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Casey Kasem's Wife, Kids Trade Murder Accusations In Bitter, Ongoing Dispute

The radio legend's family has argued over the nature of his death since he passed away in 2014. Now they're taking it up a notch.

By Eric Shorey

The family of radio DJ and television personality Casey Kasem, known for founding the "American Top 40" franchise, has been involved in a bitter internal dispute following his death in 2014. Now, the argument has escalated with the members of Kasem clan accusing each other of murdering the iconic radio personality.

The fight between Jeannie Kasem, Kasem’s second wife, and his three children from his first marriage, Kerri, Julie and Michael, is the subject of an upcoming episode of CBS's "48 Hours."

“I have never seen such hatred within a family,” correspondent Peter Van Sant told the New York Post about the program, airing Saturday. “Both sides tell credible, powerful stories, both proclaim their love for Casey and both blame the other and accuse the other of killing Casey — and both use the word ‘murder.’”

Kasem died on June 15, 2014 after a long struggle Lewy body dementia, a disease similar to Parkinson's. An intense legal battle over his estate, valued at between $80 and $100 million, quickly took hold, with Jeannie claiming that Kasem's children manipulated him into giving them power of attorney. Their control of decisions regarding his medical care resulted in Kasem's death, Jeannie claims.

“It was always about the money,” she tells Van Sant.

But the Kasem children had legal claims of their own, accusing Jeannie of elder abuse after Casey was moved from a California rehab center to a private home in Washington state.

“Jean killed my father,” Kerri Kasem tells Van Sant. “The only thing she ever wanted from my dad is money.”

A countersuit from Jeannie followed after Kasem was admitted to a hospital in Gig Harbor, Washington, where he ultimately died.

“Jeannie claims that once they had control of [Casey] and his medical decisions, they told his doctors to unhook his nutrition, hydration and medicine and left him to die,” Van Sant told the Post. “She claims they wanted their share of his life insurance policy.”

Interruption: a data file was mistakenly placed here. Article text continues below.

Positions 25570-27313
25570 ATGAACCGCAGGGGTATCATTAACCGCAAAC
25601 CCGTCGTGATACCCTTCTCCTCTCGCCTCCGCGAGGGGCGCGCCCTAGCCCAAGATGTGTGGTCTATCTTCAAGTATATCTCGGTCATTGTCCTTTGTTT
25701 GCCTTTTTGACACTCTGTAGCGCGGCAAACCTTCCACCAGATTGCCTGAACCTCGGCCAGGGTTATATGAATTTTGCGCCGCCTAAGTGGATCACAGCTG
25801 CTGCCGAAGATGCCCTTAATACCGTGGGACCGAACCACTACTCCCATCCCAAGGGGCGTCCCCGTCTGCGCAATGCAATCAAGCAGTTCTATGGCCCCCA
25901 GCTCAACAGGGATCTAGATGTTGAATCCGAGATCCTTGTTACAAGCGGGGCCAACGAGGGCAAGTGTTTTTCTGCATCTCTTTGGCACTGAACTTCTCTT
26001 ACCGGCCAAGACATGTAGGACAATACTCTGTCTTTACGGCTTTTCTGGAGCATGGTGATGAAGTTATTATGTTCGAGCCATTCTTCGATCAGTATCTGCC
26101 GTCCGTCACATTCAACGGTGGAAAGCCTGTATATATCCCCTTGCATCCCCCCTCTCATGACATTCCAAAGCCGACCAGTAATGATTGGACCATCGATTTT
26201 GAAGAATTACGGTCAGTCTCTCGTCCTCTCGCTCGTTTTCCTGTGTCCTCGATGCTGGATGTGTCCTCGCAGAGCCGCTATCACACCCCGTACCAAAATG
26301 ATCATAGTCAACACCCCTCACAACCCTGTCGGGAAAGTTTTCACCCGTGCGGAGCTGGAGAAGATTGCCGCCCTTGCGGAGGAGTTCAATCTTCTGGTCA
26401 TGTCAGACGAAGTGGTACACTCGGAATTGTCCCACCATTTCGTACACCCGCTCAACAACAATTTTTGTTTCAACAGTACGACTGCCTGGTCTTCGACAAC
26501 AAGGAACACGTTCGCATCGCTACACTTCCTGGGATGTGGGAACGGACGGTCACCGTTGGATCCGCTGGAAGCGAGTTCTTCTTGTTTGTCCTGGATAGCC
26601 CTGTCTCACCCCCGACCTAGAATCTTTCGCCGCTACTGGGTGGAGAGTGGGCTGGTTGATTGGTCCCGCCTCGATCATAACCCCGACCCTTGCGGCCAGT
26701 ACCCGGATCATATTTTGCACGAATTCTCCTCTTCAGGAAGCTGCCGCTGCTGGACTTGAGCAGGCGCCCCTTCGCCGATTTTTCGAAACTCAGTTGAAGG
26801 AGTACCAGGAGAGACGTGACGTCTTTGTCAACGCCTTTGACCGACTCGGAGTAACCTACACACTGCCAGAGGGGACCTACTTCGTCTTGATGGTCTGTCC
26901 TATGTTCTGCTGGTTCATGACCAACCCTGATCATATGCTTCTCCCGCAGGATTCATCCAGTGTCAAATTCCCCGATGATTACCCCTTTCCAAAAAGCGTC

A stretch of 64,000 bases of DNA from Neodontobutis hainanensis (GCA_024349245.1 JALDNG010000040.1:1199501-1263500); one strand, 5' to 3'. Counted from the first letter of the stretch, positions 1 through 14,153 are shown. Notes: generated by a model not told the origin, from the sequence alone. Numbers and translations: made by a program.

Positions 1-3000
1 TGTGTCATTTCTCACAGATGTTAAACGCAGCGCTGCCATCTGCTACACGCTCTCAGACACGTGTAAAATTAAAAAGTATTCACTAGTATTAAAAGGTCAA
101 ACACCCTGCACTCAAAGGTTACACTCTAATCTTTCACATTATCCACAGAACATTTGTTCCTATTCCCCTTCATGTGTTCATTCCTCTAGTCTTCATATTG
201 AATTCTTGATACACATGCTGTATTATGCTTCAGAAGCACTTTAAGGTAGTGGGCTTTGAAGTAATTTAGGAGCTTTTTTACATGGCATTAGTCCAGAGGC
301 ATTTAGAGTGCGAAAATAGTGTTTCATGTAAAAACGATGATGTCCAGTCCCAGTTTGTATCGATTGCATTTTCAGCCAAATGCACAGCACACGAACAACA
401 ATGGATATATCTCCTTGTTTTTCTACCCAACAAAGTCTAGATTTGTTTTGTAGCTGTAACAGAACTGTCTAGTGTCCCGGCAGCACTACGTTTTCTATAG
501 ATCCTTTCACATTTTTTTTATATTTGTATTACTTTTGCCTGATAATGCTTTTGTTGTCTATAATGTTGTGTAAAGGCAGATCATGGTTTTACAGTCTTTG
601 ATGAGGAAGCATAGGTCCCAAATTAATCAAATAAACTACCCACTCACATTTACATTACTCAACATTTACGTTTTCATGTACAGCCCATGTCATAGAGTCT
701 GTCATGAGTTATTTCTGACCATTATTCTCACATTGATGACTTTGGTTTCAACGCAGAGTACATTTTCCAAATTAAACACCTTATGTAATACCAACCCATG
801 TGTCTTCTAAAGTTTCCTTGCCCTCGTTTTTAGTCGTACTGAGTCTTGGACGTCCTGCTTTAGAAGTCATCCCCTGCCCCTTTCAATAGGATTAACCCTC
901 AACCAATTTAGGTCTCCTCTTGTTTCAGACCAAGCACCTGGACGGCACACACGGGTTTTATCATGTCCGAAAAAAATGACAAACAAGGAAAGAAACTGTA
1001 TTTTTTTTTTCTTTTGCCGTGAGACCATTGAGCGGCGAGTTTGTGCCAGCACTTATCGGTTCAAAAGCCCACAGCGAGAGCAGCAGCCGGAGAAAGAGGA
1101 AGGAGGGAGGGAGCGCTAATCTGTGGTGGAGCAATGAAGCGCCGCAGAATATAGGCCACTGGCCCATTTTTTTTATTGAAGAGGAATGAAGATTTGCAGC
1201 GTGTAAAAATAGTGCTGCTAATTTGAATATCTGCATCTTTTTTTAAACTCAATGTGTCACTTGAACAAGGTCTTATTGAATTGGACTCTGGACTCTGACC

The wrongful death suit, filed in June if 2017, accused Kasem's children of a “homicidal guardianship scam” and “chemically restrain[ing] their father and then kill[ing] him to go after Casey and Jean’s financial assets,” according to The Rolling Stone.

Kerri Kasem denied the claims.

“The only homicidal part was her unplugging my father’s IV and feeding tube and leaving the hospital with my dad,” Kerri said to Rolling Stone. “If a mom delivered a preemie and said, ‘You know what? I’m going to take this baby home. I don’t care what you say’ and the baby died three weeks later, that mom would’ve been brought up on murder charges.”

The "48 Hours" episode will also reveal a private detective hired by Jeannie determined Kasem's cause of death was homicide, which has sparked a police probe, according to The New York Post.

The family also argued about how Kasem should be memorialized and the location of his tomb, which ended up being in Oslo, Norway. Why this was chosen as his final resting place remains unclear: Kasem had never been to Norway, the Post reports. Casey's children say Jeannie chose the location out of spite, in order to make it difficult for them to visit their father.

In his life, Kasem was known for founding and hosting the "American Top 40" franchise in 1970, a program for which he remained the figurehead until 2004. Kasem also voice the beloved disheveled mystery solver, Norville "Shaggy" Rogers in the "Scooby-Doo" franchise from 1969 until 2009, along with several other children's television characters on "Sesame Street."

[Photo: The Kasem family by Amanda Edwards / Getty Images]

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